The Lectern

Steve Kelman


By Steve Kelman

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VA and reverse auctions: what's up?

Last Thursday, reported that the Veterans Affairs department's headquarters procurement shop had ordered a temporary halt to use of reverse auctions by the Veterans Health Administration (VHA), which runs the VA hospital system and is responsible for the vast bulk of VA purchasing. For several days, an unusually long time for an article, the news was on the top-five read and emailed articles on the Federal Computer Week site.

Clearly, this bolt from the blue has attracted a lot of interest outside the VA, given the rapid spread of reverse auctions as a money-saving tool in this time of tight budgets;  indeed, only last summer, OFPP Administrator Dan Gordon had highlighted the VHA's use of reverse auctions as a best practice for government.

I have been on the Board of Advisors to Fedbid -- the reverse auction provider that runs the VHA auctions -- for a number of years, and firmly believe the company's business model is aligned with the interests of taxpayers and agencies in saving money, an important priority, especially when budgets are as tight as they are now. Whenever I write about reverse auctions, I note my association with Fedbid, and I will confess to being slightly uneasy about weighing in on the VA headquarters bombshell, because some blog readers may think I'm biased.

I will also add that I am an admirer of a lot of what VA headquarters procurement management has been doing over the past few years, including sponsorship of the magnificent VA Acquisition Academy and efforts to improve both IT and supply acquisition at the VA. That admiration adds to my hesitation to write (and maybe creates a potential bias of a different sort).

But whatever biases I may have -- and I've spoken to some people inside the VA about this to confirm my impressions  -- it is hard to avoid the conclusion that there is something strange about the behavior of headquarters in this situation. As a friend of improved VA procurement, I very much hope that it will be reversed.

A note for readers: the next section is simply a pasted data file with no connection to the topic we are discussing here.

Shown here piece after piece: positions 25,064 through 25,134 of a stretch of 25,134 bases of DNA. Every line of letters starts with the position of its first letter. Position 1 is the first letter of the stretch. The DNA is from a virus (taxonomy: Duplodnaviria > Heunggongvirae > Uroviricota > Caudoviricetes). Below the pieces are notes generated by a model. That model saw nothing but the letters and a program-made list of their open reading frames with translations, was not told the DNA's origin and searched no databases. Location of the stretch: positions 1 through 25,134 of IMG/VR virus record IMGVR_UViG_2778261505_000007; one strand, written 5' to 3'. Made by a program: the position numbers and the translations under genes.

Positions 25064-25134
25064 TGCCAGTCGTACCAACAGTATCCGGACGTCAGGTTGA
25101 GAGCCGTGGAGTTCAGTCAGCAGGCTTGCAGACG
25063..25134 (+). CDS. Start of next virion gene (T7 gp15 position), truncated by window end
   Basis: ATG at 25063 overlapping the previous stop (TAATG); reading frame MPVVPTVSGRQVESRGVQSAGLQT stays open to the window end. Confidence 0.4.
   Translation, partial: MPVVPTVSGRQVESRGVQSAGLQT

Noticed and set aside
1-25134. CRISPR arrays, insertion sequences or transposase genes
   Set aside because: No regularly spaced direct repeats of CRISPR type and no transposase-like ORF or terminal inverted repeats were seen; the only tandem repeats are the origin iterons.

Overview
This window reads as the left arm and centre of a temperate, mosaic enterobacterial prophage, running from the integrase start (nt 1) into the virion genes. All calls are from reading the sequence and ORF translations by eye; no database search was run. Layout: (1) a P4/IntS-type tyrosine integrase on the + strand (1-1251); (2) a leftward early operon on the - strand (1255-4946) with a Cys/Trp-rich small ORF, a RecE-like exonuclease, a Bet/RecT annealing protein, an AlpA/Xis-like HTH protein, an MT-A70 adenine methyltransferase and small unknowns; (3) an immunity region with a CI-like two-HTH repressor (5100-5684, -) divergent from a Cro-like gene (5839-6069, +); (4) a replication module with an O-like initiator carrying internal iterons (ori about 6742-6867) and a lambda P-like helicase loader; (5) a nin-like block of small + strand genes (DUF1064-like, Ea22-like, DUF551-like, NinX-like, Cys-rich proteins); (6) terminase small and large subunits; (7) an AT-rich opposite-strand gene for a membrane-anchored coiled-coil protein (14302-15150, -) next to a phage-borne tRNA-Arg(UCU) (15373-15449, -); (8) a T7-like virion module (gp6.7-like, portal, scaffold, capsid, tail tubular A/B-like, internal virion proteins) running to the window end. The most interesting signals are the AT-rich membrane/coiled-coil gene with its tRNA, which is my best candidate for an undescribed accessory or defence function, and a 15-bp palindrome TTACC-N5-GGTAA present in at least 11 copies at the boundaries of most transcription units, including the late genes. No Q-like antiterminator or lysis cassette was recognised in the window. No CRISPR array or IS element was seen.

The VA has had ongoing problems over the years with vendors located near VA hospitals selling overpriced medical equipment and other commodities to the hospitals with little competition. Furthermore, for more than 70 percent of the dollars VHA spends buying medical equipment off the multiple-award schedules (managed by the VA for GSA) there has been no competition among schedule holders. That means the VHA has presumably been paying multiple-award schedule retail prices, without getting the kinds of discounts that it is (rightly) government policy to encourage. These are situations that none of the procurement leadership at the VA has condoned.

VHA began about a year ago to begin using reverse auctions to increase competition and lower prices on schedule and open-market buys. Reverse auctions are a way to implement the idea of a second stage of competition to schedule buys, in line with government policy. In the view of VHA procurement leadership -- and in former OFPP Administrator Dan Gordon's view -- this policy has been a success. What is strange to me is why headquarters leadership is not cheering this on, because this is moving exactly in the direction of getting a better deal for taxpayers and veterans that headquarters has embraced.

There are losers from the reverse auctions VHA has introduced -- overpriced vendors selling to VA hospitals without competition -- and there are reports that when the suspension of reverse auctions was announced at a vendor conference, the audience broke into cheers. Because I trust the good faith and public spirit of the headquarters leadership, I don't want to believe that these voices have overridden the interests of taxpayers and veterans. But I will confess that the bureaucratese in the memo from headquarters suspending reverse auctions gave no even vaguely convincing arguments for why they did what they did.